Chapter 44 of Anushasana parva declares a woman has a right to choose her husband and enter into Gandharva marriage, although this is only one of three recommended and righteous forms of marriages it lists for a woman.[22] In other chapters, Anushasana parva suggests a girl's father should prevent his daughter or son from entering into Gandharva marriage, and encourages a marriage based on character, accomplishments and compatibility. In verses 22 and 23 of Chapter 44, the parva discourages a woman from living with a man she does not like, and notes prevalent differences in opinion on this subject.[23] Verse 26 claims a marriage engagement made by kins and relatives of a girl are binding, but an engagement made by bride and groom on their own free will, with mantras, is much more binding.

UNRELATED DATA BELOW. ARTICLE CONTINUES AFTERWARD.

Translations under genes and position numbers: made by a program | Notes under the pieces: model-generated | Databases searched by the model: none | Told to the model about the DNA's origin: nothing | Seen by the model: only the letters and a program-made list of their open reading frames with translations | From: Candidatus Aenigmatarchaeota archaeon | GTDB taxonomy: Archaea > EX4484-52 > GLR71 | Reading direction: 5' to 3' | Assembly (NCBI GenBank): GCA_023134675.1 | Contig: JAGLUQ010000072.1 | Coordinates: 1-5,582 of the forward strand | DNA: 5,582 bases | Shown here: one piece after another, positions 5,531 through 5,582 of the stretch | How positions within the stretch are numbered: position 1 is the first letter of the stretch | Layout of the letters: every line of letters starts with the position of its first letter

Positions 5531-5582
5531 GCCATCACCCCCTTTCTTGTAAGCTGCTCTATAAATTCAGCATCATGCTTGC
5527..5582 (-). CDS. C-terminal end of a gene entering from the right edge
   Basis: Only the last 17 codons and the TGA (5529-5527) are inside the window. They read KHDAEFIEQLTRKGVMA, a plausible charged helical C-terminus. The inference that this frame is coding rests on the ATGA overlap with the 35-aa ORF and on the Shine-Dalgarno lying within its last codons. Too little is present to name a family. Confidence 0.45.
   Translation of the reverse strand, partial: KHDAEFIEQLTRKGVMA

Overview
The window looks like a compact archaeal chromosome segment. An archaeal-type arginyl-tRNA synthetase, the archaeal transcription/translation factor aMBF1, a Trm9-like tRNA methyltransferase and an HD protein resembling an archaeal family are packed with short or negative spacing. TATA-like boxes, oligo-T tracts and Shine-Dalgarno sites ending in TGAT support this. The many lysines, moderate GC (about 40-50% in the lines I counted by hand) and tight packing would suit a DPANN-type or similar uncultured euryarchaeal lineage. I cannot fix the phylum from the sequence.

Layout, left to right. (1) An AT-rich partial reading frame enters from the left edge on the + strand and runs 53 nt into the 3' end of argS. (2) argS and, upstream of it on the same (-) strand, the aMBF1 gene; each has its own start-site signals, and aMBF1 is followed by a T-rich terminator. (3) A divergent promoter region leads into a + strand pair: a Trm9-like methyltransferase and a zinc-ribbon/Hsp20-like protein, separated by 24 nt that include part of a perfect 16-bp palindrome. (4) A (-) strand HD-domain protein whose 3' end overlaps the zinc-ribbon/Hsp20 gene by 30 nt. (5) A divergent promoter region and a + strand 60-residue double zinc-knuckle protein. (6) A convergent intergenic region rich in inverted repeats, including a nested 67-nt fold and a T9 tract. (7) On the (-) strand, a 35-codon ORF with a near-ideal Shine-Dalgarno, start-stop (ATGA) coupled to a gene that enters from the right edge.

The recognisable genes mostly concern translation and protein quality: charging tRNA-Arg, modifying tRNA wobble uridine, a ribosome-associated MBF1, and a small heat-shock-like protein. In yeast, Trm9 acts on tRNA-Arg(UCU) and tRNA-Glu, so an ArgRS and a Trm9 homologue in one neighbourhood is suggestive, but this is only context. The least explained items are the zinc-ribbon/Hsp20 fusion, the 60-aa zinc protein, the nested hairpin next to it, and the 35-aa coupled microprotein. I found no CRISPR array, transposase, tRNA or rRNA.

Ashtavakra visits the abode of Mahadeva in Chapter 19 through 21 of Anushasana parva,[20] where he meets Apsaras. Ashtavakra and a lady then debate if women are independent, or are they always dependent on men. Ashtavakra argues that a woman is never independent, her father protects her when she is a child, husband when she is youthful, and her sons when she is old.[21] The Apsara presents her views, insists she is independent, the mistress of her own self. Neither win the debate, Ashtavakra returns from the abode of Mahadeva, while the Apsara continues in her own independent ways.